The financial news agency Bloomberg on Friday added its voice to those calling for a write-down of Greece?s official sector debt, an option favored by the International Monetary Fund but not Germany, which prefers a buyback scheme.
In an op-ed written by its editors, Bloomberg argued a buyback ?could only address a part of the roughly 40 percent of Greece?s 340 billion euros of debt that is privately held? and would leave Greek debt above the target of 120 percent by 2020.
On Thursday, IMF spokesman Gerry Rice backed a proposal by the European Central Bank to repurchase some of the Greek bonds issued to private investors earlier this year. Rice said such a scheme ?could be useful? but the IMF is known to favor a more comprehensive official sector involvement.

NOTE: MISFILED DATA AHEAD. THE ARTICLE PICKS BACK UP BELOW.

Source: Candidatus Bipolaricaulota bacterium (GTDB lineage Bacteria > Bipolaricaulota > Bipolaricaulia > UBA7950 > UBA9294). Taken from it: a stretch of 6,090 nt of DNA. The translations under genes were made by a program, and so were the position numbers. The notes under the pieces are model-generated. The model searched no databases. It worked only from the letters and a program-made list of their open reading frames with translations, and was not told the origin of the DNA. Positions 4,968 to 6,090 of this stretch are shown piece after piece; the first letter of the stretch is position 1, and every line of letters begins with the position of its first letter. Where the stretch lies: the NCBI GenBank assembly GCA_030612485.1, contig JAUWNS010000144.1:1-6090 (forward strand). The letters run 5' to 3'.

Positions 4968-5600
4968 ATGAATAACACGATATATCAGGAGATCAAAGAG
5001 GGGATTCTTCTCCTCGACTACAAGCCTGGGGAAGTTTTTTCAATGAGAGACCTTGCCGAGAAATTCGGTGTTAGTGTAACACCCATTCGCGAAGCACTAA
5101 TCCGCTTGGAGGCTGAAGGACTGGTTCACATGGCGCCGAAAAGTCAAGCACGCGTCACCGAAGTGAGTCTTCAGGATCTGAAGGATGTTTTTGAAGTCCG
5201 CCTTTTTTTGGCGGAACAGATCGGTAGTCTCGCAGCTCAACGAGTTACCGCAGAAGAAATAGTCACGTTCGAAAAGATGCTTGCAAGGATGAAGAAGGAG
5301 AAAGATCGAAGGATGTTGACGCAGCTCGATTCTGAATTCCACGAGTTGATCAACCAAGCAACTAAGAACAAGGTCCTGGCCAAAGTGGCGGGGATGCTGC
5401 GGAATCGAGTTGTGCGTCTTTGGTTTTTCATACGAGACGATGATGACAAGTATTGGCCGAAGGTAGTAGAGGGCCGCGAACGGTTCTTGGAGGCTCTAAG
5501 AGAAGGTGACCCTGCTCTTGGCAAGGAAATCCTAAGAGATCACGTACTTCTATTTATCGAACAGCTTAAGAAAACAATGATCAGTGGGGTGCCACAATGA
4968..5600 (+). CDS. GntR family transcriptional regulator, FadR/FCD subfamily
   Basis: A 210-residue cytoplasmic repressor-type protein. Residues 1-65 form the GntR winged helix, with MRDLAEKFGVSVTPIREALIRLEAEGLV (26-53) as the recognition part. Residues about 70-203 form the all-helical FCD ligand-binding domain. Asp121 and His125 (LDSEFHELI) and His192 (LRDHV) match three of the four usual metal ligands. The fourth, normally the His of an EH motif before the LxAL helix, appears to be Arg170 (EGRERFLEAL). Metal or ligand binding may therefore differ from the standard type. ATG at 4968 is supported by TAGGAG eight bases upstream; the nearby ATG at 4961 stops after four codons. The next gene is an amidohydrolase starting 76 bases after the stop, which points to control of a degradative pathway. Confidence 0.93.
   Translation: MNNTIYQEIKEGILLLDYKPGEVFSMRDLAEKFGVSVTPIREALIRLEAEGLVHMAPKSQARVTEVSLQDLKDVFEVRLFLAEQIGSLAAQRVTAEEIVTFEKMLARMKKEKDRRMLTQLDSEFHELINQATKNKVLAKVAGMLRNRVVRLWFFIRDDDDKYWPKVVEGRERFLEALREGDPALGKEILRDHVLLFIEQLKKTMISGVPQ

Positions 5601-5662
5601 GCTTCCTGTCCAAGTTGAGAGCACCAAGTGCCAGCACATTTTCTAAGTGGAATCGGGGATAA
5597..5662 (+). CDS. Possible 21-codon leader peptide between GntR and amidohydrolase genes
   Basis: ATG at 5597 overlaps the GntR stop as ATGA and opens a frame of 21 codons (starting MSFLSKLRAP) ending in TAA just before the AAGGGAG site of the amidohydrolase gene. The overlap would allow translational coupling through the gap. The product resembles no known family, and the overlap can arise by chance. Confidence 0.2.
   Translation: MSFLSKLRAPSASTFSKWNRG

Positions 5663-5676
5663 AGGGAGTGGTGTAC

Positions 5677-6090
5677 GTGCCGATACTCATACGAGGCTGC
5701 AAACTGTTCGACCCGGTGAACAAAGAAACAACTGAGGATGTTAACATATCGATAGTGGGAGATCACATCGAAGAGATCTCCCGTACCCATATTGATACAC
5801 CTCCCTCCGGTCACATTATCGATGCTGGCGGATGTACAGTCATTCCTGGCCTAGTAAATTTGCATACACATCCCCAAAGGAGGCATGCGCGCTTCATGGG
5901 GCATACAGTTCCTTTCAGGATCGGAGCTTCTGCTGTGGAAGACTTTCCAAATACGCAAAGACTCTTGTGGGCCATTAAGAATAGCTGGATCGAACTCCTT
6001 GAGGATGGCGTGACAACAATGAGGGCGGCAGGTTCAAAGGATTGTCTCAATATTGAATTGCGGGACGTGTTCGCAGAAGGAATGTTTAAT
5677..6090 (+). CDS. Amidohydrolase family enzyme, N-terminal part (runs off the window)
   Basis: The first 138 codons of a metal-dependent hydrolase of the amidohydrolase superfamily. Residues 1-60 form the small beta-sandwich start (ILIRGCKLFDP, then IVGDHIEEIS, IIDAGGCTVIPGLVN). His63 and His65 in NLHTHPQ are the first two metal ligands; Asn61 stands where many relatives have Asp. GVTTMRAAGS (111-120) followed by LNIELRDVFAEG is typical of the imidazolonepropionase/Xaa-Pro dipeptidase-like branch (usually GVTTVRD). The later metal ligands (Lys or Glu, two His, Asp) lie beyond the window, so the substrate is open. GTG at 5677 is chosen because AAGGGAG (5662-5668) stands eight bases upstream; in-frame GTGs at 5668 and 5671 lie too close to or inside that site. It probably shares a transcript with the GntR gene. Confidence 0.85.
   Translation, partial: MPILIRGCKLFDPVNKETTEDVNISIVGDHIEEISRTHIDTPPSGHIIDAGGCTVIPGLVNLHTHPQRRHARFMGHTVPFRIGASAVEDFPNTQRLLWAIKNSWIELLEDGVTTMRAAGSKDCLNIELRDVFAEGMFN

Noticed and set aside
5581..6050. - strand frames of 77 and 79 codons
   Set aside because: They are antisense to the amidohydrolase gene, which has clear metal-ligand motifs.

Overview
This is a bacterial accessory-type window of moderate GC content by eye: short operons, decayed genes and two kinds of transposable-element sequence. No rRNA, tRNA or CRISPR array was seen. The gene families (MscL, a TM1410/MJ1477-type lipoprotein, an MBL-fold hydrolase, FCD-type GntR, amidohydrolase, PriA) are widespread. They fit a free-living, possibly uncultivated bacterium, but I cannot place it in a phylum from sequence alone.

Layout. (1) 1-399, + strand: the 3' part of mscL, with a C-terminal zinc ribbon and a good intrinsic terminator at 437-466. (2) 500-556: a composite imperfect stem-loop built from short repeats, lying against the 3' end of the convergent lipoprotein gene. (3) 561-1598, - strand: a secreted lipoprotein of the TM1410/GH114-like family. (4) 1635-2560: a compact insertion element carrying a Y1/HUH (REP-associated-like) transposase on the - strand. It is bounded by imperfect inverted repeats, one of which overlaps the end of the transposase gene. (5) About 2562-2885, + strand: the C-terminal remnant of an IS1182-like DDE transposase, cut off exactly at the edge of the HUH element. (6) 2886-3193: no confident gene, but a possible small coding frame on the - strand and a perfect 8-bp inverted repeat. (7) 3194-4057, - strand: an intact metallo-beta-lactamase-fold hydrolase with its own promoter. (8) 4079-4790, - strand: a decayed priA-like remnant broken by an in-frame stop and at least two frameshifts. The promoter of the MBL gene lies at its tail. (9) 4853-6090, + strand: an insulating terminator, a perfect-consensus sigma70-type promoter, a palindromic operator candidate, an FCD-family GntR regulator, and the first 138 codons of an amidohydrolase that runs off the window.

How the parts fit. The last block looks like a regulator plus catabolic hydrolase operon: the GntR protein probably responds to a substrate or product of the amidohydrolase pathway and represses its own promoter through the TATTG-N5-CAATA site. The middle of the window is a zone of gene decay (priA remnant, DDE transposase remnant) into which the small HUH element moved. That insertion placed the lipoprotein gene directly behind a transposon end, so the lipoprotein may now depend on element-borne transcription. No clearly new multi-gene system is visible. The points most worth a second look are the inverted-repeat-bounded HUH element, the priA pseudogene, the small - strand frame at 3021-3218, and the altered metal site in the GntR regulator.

There are about 63 billion euros? worth of Greek bonds, of which 22 billion are held by local banks and social security funds, that could be bought at less than face value. If Greece were lent 10 billion euros to buy back its bonds, it could wipe up to 30 billion from its debt pile.
Other options include lowering the interest rate on some 53 billion euros in bilateral loans from Greece?s eurozone partners and recapitalizing Greek banks directly from the European Stability Mechanism.